This is “The Trellis Tree.”
It was made with an old white trellis (the wooden kind that fans out) that I found for $15. I wasn’t quite sure what I was going to do with it. First I set it up against the wall right side up. No, that didn’t speak to me.
Yet, in the back of my mind, I knew what I needed it to represent.
So I set it upside down, stood back, and mulled the situation over. Yes, I could do something with this.
Back in my younger days as a freelance journalist, I wrote a lot of tough articles. The hardest of all were about missing children who were never found, and the children who fell victim to predators.
They all still live in my heart. I will never forget their rooms. Or the young bodies tossed into a ditch beside the road for all to see, like trash.
How can one ever forget these things? And what kind of animal that walks among us could do such a thing?
I chose to cover the trellis tree in vintage child images I printed off the computer. It would be my tribute to the children missing or long dead, never to have the chance to spend Christmas with their families again.
The clocks represent time cut short. Innocence brutally violated because they just happened to be in the wrong place at the wrong time.
I brought in a plant stand from outside, and nailed my trellis tree just behind it. I made three little stockings and added buttons. And trimmed the plant stand with vintage pot holders and tucked in a few ornaments.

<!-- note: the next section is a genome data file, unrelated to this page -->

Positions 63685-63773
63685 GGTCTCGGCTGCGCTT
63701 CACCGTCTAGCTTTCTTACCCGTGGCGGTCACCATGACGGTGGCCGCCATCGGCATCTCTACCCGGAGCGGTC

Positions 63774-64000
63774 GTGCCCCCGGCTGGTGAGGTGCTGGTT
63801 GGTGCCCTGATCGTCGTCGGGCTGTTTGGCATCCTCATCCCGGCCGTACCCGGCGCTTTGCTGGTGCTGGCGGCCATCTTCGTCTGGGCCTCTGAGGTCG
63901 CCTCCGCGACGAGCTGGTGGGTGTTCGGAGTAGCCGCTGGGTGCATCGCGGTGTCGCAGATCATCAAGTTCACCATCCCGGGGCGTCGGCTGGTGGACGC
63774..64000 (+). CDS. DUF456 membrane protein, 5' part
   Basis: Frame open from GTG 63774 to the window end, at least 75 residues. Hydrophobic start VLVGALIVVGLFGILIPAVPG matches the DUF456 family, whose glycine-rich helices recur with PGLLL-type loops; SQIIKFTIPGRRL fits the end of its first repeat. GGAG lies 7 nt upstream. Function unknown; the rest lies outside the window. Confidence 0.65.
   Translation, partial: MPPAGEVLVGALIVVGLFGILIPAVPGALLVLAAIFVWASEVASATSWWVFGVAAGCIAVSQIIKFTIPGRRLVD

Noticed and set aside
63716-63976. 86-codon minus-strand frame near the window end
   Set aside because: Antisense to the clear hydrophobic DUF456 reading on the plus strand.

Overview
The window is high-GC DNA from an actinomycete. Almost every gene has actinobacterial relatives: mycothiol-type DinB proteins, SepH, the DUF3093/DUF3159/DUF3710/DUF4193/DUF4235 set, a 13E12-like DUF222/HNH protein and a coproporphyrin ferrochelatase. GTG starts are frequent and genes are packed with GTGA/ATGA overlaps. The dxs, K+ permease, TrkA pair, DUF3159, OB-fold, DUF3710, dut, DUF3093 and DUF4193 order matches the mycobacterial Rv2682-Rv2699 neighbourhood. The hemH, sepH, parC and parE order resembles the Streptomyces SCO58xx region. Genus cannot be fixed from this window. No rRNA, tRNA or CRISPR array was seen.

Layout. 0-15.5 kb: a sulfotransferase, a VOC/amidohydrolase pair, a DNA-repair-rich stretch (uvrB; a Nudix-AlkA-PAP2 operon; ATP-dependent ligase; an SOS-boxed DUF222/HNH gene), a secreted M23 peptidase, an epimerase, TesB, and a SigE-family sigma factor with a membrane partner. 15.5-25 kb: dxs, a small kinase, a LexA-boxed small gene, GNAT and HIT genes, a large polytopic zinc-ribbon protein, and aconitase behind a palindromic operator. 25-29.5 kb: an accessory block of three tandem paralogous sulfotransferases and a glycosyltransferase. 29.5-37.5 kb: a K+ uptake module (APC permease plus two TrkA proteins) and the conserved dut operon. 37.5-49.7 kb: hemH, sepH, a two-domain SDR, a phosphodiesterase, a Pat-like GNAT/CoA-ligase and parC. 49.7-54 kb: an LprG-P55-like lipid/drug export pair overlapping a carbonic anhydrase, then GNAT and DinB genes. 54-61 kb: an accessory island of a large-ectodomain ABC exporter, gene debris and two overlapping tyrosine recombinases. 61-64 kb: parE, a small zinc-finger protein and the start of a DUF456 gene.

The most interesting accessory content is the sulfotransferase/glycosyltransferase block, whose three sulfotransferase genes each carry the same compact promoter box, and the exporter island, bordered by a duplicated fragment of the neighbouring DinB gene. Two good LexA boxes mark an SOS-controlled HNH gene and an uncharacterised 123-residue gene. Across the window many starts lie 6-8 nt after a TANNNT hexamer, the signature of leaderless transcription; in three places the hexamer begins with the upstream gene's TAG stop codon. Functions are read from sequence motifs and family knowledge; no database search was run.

Inside the plant stand I laid teddy bears atop my oldest found quilt. The teddy bears are reminiscent of those I saw in their rooms, lovingly laid on their bed pillows.
I made a wreath with similar vintage images.
One thing I learned, a pattern I saw when I’d go in perhaps three years from the time they were taken or murdered, was that the rooms never change.
Dust sat on the surfaces. But the parents were loath to change the rooms at all. That to me was the most haunting thing I remember.
The softball trophies of a missing 13 year old girl. The stuffed animals on the bed of a murdered child taken from school grounds.
I guess they never ever lose hope. How could you and go on?
It is these images that stick in my mind and that I can still see from memory. The things a girl just beginning adolescence would have. A whole lifetime ahead of them, cut short by some psychopath who cared not a whit for human life.
I will never forget one of those children, though it has been many years. I cannot begin to imagine the pain of those parents. And I cannot spend a holiday without giving homage to them somehow.
With me was the assistant district attorney who worked the case, and put the man who killed her in prison. It was cold and the wind was blustery.
He stood before her grave and I could see that his emotions were getting the best of him, so I walked away a bit to give him some privacy.
As I walked further away, I could hear the sound of Christmas music. I stopped and tried to pinpoint where it was coming from. I realized then that it was coming from the girl’s school.
The school band was playing holiday music. The wrong notes that crept in made me smile.
There seemed to me to be a reason that I was there at that particular time when her school carried on, as we all must. I motioned the district attorney over so he could hear it too.
I hope this does not sadden you too much to read this. I know this is the Christmas season, and that should be a joyful time. I do not write this to bring your spirits down. But to be thankful for what you have.
I wrote it to remind you to hug your little ones close. I wrote this so that you will think of those parents, and perhaps even light a candle for them.
A simple white trellis turned upside down to resemble a Christmas tree is my tribute to them all.
Thrift Store Christmas Decor Challenge by BrocanteuseRose